The team that saved a baby's life during a nor'easter set us all an example of the personal commitment that makes a difference in our professional lives.
Having lived all my life in New England, I have observed time and again how the worst of winter storms seem to bring out the best in people. The nor'easter that came through the region a few weeks ago on Feb. 5 provided a setting that once more confirmed this phenomenon of human nature.
This time, however, the situation was unusually dramatic, because a newborn's life was at stake and a number of Health Center people were determined to make a difference.
With more than a foot of snow already on the ground, Health Center firefighter and paramedic P.J. Roche received a telephone call at his home in Newington during the height of the storm. Roche owns a four-wheel drive vehicle and often signs up to transport Health Center employees who have difficulty getting to and from work during bad weather. But the caller described a need very different from what P.J. expected.
About an hour earlier, in Sharon Hospital, Caleb Gilbert had been born by caesarian section more than five weeks premature. The baby boy, weighing less than four pounds, was having difficulty breathing and was in need of the advanced care provided in our Neonatal Intensive Care Unit.
Because of the storm's severity, the Life Star helicopter was grounded and the Health Center's specially equipped neonatal transport vehicles were off line, making it impossible to bring the child safely to our NICU. So instead, it was decided to bring the NICU to Caleb.
P.J. immediately agreed to help. He soon picked up physician Puneet Sharma, neonatal nurse Jill Beliveau, respiratory therapist Mardi Hayden, and a ventilator and other equipment, and headed toward Sharon.
The trip from Farmington to the western edge of the state normally takes a little more than an hour, but treacherous road conditions that night nearly tripled the travel time and turned the ride into quite an adventure. The team finally arrived at their destination around 11 p.m. and quickly began caring for Caleb, whose condition had unfortunately worsened in the meantime.
Before long, however, Sharma and the rest of the team stabilized the child. They then stayed in the hospital during the night to monitor their patient's progress. The opinion was shared that, had the Health Center team not been able to get to Sharon, Caleb might not have been strong enough to survive the night.
The following morning, with the storm over and the roads cleared, Caleb was transported in stable condition to the Health Center, where he has continued to improve.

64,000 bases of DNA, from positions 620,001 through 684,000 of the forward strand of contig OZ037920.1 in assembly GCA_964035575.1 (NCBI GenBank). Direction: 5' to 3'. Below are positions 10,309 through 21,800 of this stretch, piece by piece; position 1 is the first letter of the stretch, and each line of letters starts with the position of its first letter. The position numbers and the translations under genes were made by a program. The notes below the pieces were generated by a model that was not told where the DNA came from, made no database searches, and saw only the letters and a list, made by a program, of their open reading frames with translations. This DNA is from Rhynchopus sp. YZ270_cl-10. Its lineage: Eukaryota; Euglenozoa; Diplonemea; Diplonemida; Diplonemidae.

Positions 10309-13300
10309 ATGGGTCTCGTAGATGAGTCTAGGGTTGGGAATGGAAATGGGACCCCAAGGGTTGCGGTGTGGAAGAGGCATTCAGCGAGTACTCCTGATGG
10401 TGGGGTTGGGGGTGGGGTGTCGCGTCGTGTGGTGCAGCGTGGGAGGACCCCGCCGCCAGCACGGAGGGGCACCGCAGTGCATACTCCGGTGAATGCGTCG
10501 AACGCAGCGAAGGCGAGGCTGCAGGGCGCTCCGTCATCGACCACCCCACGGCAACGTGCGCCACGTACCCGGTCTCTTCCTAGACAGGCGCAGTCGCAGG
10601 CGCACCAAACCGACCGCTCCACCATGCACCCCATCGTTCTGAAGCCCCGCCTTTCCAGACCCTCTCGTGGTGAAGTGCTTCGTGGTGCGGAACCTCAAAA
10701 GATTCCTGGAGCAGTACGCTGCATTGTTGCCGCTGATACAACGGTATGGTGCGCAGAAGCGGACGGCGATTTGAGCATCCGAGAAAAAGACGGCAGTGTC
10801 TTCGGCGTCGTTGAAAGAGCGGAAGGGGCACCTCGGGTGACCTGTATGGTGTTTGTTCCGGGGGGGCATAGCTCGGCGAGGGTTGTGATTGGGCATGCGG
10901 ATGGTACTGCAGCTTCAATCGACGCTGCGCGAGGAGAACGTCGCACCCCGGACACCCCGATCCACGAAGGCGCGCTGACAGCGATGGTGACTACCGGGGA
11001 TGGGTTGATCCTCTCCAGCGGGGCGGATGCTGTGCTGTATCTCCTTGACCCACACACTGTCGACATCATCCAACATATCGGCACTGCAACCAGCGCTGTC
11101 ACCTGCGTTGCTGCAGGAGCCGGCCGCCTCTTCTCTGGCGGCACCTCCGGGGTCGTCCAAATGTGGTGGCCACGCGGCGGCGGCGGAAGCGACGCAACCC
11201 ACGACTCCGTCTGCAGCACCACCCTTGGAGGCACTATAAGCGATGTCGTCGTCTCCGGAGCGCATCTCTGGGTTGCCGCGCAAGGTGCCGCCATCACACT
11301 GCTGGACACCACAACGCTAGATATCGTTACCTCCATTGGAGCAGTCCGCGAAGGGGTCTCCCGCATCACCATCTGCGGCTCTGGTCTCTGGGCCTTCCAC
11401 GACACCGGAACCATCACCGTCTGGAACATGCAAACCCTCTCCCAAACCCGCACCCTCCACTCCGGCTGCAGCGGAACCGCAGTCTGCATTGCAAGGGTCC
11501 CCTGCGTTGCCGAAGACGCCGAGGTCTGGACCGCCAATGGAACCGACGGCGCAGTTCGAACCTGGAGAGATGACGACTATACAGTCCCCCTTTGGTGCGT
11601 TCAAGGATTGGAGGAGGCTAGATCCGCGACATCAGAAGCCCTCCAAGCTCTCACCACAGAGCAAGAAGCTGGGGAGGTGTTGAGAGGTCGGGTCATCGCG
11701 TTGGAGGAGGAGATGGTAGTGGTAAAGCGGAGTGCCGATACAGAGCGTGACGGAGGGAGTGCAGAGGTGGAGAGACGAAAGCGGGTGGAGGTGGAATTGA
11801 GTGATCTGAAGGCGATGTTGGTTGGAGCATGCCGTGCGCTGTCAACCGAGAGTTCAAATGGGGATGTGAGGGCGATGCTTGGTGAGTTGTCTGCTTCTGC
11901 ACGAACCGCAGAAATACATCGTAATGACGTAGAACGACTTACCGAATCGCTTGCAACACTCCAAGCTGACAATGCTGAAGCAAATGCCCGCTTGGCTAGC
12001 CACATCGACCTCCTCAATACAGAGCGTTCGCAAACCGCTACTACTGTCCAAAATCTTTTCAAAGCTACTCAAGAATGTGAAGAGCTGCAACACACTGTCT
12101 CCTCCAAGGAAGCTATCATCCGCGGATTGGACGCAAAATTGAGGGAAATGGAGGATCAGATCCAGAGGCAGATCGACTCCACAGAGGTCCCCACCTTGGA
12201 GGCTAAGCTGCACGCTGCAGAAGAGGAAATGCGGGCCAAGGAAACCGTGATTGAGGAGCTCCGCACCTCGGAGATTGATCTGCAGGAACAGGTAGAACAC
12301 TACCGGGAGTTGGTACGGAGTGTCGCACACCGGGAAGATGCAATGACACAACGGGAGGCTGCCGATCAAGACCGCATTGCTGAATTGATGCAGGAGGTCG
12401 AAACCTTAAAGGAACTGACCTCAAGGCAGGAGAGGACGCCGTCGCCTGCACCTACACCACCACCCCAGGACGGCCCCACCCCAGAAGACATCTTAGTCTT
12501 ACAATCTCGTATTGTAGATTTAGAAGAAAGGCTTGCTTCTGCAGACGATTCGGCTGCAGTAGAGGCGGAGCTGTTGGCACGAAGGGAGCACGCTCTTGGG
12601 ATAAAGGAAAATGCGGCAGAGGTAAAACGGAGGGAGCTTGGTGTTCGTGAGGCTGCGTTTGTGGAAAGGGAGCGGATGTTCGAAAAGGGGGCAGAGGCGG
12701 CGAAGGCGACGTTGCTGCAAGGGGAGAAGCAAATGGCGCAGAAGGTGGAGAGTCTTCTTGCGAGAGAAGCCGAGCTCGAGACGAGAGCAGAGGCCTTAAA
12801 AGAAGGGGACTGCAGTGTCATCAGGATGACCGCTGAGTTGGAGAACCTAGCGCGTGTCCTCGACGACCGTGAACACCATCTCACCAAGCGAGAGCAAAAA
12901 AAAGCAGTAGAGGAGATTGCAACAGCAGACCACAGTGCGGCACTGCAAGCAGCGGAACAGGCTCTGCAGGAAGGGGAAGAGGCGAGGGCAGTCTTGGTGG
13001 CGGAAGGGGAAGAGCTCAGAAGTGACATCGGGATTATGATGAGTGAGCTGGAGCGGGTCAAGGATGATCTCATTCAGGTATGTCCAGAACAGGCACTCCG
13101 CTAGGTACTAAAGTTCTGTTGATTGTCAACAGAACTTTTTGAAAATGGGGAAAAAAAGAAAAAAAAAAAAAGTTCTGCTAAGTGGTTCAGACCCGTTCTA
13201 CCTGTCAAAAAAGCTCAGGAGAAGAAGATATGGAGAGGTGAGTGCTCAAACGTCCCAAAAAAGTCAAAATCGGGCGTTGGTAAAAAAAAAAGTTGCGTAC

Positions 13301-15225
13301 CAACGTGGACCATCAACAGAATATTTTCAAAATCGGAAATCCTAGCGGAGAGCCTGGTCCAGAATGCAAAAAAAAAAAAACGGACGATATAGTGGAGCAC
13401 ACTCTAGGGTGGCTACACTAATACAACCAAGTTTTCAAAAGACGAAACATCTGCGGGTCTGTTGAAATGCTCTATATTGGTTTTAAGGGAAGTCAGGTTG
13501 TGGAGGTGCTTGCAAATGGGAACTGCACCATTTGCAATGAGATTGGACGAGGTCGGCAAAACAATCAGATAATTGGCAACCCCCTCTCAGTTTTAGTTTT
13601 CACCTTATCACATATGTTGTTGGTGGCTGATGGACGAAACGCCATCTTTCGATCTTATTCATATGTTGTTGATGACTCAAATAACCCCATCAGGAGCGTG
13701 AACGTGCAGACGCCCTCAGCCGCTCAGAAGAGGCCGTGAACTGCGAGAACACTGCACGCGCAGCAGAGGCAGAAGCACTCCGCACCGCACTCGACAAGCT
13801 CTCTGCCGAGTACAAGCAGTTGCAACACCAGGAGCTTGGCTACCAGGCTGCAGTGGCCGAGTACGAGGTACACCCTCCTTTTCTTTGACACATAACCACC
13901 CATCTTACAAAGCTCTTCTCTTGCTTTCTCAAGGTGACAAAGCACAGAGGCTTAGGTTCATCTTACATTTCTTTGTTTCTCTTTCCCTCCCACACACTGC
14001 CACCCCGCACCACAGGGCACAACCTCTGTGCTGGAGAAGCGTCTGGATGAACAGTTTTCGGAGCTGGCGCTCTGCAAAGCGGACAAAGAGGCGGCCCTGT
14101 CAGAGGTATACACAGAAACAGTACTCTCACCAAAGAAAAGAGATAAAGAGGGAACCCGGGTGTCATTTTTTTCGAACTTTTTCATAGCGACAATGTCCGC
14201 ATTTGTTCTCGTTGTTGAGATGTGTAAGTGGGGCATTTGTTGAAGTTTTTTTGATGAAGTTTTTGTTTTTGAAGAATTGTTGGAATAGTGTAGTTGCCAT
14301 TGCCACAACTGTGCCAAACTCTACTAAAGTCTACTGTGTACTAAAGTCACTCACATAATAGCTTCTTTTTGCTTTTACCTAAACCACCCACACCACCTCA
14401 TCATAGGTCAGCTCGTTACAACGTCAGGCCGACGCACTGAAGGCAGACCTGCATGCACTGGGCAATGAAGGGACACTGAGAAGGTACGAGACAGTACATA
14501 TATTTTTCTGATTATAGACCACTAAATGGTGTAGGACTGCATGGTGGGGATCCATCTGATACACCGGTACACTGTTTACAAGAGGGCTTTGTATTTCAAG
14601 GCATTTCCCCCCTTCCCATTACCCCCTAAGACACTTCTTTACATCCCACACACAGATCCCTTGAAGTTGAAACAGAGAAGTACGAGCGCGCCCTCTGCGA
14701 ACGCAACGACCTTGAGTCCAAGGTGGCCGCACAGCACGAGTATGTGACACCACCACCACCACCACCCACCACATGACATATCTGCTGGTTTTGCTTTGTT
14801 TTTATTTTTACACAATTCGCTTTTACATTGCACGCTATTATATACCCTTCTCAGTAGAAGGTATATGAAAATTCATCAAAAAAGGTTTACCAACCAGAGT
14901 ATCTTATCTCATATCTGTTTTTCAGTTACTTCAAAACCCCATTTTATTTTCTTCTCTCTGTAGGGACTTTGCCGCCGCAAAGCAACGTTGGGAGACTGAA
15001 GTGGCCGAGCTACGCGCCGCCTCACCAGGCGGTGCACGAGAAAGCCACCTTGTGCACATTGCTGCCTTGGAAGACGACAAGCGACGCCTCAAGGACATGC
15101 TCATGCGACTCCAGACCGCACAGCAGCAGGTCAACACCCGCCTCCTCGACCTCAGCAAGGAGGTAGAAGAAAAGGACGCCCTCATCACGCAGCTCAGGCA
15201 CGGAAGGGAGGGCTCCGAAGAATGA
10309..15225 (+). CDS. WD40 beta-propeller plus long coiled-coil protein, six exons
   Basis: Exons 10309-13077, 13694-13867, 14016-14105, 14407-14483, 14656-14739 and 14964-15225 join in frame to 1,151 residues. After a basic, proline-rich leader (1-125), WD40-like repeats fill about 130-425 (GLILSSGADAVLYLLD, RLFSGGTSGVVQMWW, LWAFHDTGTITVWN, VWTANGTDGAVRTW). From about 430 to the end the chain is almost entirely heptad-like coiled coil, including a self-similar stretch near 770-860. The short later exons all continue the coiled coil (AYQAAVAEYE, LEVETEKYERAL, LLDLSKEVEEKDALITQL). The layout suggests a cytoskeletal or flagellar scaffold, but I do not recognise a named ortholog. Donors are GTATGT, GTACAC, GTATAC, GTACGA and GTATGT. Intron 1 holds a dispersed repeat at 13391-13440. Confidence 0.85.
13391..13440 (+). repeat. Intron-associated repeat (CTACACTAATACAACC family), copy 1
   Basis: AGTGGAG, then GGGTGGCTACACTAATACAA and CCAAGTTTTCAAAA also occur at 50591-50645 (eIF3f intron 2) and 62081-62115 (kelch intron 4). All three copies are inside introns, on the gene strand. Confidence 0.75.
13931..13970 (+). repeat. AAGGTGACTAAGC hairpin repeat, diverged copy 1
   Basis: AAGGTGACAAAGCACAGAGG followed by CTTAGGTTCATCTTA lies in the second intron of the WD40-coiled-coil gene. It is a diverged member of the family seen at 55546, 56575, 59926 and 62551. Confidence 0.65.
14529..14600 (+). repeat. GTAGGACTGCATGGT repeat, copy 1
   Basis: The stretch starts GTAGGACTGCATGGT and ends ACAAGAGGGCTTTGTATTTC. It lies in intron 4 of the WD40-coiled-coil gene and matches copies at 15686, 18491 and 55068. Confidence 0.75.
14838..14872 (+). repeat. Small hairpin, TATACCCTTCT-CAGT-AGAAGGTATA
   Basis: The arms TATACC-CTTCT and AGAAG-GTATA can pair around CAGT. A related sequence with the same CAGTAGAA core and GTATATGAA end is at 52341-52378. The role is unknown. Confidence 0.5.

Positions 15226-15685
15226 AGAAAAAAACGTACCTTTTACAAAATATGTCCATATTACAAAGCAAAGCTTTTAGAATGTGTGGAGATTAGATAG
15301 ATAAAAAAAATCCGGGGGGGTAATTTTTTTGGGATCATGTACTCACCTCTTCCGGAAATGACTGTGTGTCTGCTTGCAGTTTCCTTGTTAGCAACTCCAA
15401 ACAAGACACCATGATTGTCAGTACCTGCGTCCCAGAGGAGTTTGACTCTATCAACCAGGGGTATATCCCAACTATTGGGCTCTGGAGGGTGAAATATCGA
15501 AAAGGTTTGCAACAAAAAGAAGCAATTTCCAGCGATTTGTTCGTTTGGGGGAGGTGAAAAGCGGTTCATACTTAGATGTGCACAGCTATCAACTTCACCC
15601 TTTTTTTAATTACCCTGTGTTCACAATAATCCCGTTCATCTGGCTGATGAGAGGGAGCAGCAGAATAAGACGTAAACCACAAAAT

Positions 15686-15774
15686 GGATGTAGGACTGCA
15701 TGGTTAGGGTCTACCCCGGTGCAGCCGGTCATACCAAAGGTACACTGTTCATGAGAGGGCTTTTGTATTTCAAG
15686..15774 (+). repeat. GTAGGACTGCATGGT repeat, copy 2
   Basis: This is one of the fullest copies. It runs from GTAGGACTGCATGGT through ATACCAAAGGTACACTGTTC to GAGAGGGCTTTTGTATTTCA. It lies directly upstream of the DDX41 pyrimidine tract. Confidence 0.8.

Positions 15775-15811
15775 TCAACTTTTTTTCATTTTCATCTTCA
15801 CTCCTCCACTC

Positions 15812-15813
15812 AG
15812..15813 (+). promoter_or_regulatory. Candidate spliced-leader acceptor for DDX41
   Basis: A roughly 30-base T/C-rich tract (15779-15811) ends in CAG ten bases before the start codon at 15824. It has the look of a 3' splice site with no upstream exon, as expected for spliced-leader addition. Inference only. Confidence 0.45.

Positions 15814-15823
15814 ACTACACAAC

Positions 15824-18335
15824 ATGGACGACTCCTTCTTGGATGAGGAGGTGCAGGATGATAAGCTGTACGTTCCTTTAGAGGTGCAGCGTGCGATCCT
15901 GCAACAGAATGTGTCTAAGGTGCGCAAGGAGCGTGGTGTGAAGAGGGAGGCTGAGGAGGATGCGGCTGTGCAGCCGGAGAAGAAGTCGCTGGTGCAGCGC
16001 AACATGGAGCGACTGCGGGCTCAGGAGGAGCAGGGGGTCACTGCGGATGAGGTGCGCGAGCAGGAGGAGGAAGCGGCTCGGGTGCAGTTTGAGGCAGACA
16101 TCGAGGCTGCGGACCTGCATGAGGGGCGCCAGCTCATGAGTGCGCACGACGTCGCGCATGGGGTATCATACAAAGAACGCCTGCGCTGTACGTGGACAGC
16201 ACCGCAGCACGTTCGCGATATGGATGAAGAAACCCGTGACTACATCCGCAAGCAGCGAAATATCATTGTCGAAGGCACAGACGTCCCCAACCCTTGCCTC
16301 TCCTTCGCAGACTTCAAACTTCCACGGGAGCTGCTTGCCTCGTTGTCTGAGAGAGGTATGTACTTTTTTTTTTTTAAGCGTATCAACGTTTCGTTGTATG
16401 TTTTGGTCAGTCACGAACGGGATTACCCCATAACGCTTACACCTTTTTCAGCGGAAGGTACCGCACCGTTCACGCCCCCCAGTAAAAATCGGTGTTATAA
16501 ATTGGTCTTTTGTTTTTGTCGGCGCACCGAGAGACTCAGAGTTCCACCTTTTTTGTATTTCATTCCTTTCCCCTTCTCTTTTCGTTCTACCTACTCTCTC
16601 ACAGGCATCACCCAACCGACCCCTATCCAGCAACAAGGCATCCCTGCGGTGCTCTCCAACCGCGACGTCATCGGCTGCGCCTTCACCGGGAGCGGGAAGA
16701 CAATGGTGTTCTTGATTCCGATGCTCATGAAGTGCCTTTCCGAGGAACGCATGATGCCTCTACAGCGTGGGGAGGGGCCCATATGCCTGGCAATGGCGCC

Learning of this extraordinary team effort in the days that followed the storm affirms my long-held belief that there is no greater source of pride at the Health Center than that which is created by the personal commitment of our people.
I spend a great deal of time talking to elected officials, community leaders and others about the goodness generated here. I am not even slightly embarrassed to be among the Health Center's most outspoken cheerleaders when it comes to expounding on the benefits the people of this state receive from our educational, research and clinical endeavors.
Having said that, all the outstanding programs, centers of excellence and service lines we have are what they are for one reason: because our people have the personal commitment to make them truly special, day in and day out. The commitment I speak of exists not just on sunny spring afternoons, but also during one of the worst snow storms we have had in years.
Granted, many of us at the Health Center are not in positions where we provide direct care to patients, and so most of us will not face situations as potentially dramatic as the one I described above. It really does not matter though, because the point of this message has nothing to do with drama. It is about dedication, and the betterment we can create when we are truly dedicated, regardless of our responsibilities.
You certainly don't need me to reiterate how important a sense of dedication is to what you do at work, at home and everywhere in between. I expect your parents, teachers and others you looked up to did a fine job of instilling that notion into your very being a long, long time ago.
But if it has been a while since you took the time to examine your dedication to your daily work, perhaps the examples set by P.J. Roche, Puneet Sharma, Jill Beliveau and Mardi Hayden will prove helpful.
The Health Center will continue to be an exceptionally good place because of the skill, expertise and knowledge of its people. With dedication too, we can be far greater.